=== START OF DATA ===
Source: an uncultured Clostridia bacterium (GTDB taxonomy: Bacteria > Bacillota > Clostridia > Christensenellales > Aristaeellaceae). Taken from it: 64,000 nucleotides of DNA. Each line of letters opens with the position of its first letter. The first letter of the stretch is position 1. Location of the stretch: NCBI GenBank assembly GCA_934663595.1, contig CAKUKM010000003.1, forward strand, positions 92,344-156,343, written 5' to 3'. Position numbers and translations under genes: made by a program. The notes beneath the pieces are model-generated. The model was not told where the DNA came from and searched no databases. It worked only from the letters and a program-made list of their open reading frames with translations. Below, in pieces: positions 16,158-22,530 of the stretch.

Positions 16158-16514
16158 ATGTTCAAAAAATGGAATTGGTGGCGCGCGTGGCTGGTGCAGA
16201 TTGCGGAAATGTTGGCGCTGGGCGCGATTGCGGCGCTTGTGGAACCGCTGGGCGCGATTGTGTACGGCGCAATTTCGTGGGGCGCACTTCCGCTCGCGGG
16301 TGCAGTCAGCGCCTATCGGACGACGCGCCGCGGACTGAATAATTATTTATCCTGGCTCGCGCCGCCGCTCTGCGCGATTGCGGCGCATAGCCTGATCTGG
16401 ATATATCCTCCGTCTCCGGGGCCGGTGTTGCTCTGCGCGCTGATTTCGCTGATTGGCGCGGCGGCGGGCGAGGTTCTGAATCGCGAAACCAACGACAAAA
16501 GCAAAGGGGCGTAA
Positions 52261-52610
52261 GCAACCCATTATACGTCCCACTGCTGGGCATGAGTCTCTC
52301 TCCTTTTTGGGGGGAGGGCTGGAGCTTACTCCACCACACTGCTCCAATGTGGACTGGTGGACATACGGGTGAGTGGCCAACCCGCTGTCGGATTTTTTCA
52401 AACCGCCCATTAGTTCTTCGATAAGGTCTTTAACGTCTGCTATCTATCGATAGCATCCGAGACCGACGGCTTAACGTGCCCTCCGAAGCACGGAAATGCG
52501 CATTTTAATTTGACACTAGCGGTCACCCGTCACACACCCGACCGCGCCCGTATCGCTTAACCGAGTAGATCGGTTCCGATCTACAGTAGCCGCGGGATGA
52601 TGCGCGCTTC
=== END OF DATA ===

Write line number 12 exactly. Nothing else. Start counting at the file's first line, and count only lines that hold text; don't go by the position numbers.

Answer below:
52501 CATTTTAATTTGACACTAGCGGTCACCCGTCACACACCCGACCGCGCCCGTATCGCTTAACCGAGTAGATCGGTTCCGATCTACAGTAGCCGCGGGATGA